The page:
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VOCs IN CSOs AND CSO STORAGE FACILITIES IN THE CHICAGO METROPOLITAN AREA

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Abstract:

Since the 1980s, deep tunnels have been used to capture and store combined sewer overflows (CSOs) in the Chicago metropolitan area. The stored CSOs are pumped to the water reclamation plants for treatment after the storm. Three CSO reservoirs have been built or are planned to be built for this region as flood and pollution control measures to capture more CSOs during large rainfall events. The presence of volatile organic compounds (VOCs) in CSOs may impact the collection, storage and treatment of CSOs. Two studies were conducted in the late 1980s and middle 1990s to gather information on the occurrence and concentrations of organic priority pollutants, including many VOCs, in freshly generated and stored CSOs. A total of 30 and 55 VOCs, respectively, were analyzed for in each CSO sample collected during these two studies.

CSO samples were collected at three and nine locations in the 1980s' and 1990s' studies, respectively. Both type of CSOs, namely freshly generated and stored CSOs, were sampled in each study. All three sampling locations in the 1980s' study were also included in the 1990s' study. The sampling procedure in both studies was similar. Grab samples were collected one to four times during a rain event that typically had a cumulative rainfall of at least 0.5 inches.

A total of 18 samples were collected from three sampling locations during nine rain events in the 1980s' study, and 103 samples were taken from nine locations during fifty-two rain events in the 1990s' study. The occurrence and levels of VOCs detected at the three locations used in both studies were generally less in the later study period with only a few exceptions. In the 1990s' study period, the numbers of VOCs detected and most frequently detected VOCs varied from location to location. More VOCs were found in the stored CSOs than in the freshly generated CSOs. The average number of total VOCs detected in at least one sample was 17 in the stored CSOs at the three locations, and 9 in the freshly generated CSOs at the six locations. Some of one- and two-carbon chlorinated alkanes and alkenes were the frequently detected VOCs in both studies with concentration levels at around 10 μg/L. Acetone, which was not analyzed in the former study, was the most frequently detected compound, typically at a 100-μg/L level, in the later study period with highest mean and individual concentrations among all detected VOCs.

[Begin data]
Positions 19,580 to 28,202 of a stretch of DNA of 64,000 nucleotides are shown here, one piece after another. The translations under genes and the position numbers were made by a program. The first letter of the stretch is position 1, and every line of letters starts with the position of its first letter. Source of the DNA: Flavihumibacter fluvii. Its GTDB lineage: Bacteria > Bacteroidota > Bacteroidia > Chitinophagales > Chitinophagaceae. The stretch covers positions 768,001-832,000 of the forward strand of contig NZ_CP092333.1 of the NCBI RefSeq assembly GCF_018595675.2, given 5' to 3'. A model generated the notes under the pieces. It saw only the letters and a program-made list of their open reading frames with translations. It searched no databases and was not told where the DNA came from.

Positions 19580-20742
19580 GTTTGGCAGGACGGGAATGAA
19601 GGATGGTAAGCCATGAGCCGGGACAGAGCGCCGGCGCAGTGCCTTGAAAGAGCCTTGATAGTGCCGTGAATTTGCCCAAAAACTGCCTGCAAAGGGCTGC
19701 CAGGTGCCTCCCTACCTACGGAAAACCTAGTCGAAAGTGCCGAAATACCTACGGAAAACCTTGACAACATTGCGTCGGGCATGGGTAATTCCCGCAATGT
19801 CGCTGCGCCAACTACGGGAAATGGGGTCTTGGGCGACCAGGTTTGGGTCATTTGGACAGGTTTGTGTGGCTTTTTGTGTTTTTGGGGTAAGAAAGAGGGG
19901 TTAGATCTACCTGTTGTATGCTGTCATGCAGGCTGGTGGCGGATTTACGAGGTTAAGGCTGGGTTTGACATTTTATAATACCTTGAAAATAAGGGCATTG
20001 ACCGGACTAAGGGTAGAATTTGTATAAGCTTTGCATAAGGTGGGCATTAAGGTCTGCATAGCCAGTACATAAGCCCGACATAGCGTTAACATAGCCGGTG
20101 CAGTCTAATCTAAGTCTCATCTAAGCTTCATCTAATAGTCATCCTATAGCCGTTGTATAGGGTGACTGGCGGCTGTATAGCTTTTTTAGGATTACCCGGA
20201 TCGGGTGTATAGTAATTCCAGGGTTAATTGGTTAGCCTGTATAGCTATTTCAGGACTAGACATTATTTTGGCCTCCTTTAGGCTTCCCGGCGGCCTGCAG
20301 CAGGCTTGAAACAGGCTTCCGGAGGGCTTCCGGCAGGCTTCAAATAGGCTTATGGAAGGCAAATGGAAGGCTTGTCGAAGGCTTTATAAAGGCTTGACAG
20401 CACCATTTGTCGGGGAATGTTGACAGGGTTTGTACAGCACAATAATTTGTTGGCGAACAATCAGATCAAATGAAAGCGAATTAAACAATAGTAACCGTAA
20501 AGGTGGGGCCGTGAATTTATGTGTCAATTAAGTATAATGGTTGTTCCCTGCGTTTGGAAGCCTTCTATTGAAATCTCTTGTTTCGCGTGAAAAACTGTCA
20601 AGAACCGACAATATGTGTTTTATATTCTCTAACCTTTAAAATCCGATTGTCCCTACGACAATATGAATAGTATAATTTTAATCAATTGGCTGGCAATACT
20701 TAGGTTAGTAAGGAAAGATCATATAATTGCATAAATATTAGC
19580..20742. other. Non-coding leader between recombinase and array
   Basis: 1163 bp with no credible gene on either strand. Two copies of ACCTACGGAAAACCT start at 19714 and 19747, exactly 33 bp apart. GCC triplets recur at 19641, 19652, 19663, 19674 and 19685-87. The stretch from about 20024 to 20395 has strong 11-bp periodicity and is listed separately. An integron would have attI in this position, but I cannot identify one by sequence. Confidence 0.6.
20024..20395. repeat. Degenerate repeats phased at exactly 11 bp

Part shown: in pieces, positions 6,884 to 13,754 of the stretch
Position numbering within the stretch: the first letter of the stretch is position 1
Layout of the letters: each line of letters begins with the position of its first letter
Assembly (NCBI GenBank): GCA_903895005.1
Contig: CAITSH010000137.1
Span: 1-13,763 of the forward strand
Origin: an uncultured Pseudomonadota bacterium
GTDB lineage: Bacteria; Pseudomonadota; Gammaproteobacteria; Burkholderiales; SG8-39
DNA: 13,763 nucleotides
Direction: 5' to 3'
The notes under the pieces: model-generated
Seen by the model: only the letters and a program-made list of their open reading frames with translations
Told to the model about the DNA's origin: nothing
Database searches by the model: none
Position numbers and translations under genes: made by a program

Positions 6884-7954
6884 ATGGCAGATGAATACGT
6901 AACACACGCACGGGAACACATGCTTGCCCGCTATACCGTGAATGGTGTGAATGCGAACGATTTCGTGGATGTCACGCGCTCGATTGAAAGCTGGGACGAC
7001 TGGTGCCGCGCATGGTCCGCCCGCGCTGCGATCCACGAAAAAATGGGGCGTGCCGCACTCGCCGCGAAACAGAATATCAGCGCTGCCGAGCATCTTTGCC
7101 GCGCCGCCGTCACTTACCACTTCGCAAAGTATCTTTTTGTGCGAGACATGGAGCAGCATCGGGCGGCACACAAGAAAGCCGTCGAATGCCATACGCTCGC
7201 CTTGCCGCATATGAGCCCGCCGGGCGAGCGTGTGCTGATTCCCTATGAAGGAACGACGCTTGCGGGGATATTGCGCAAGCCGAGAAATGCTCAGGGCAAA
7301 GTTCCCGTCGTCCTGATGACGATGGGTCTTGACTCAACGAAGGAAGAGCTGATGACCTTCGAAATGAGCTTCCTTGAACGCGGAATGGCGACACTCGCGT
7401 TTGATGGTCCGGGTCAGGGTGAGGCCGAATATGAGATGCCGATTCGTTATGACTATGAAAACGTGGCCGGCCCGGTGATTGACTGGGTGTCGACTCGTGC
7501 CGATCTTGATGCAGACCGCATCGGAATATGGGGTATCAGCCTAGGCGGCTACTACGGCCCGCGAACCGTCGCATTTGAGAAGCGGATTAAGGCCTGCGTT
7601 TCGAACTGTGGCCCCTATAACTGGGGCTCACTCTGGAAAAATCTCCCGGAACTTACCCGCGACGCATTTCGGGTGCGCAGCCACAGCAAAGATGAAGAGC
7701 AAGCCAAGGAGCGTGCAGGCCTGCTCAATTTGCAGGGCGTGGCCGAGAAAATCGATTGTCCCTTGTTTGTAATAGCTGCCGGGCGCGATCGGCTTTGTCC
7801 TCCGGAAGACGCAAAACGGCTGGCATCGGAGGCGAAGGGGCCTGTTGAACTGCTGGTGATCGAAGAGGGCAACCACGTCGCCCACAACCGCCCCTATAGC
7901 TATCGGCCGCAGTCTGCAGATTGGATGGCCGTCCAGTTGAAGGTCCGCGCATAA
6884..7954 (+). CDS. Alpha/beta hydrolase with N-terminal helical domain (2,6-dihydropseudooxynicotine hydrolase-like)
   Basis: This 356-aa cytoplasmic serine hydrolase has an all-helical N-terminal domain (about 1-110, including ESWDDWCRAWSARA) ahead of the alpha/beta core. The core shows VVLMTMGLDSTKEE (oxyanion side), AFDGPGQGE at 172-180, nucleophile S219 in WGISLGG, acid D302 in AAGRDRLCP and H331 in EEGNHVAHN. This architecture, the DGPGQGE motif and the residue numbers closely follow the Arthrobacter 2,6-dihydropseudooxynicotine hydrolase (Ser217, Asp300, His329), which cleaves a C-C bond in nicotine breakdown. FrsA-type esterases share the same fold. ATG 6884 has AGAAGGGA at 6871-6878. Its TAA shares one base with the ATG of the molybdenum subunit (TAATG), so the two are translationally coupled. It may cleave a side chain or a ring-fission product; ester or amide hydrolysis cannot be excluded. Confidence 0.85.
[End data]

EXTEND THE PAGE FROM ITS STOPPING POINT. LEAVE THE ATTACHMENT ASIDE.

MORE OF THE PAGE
Document Type: Research Article

DOI: http://dx.doi.org/10.2175/193864704784136432

Publication date: January 1, 2004

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  • Proceedings of the Water Environment Federation is an archive of papers published in the proceedings of the annual Water Environment Federation® Technical Exhibition and Conference (WEFTEC® ) and specialty conferences held since the year 2000. These proceedings are not peer reviewed.

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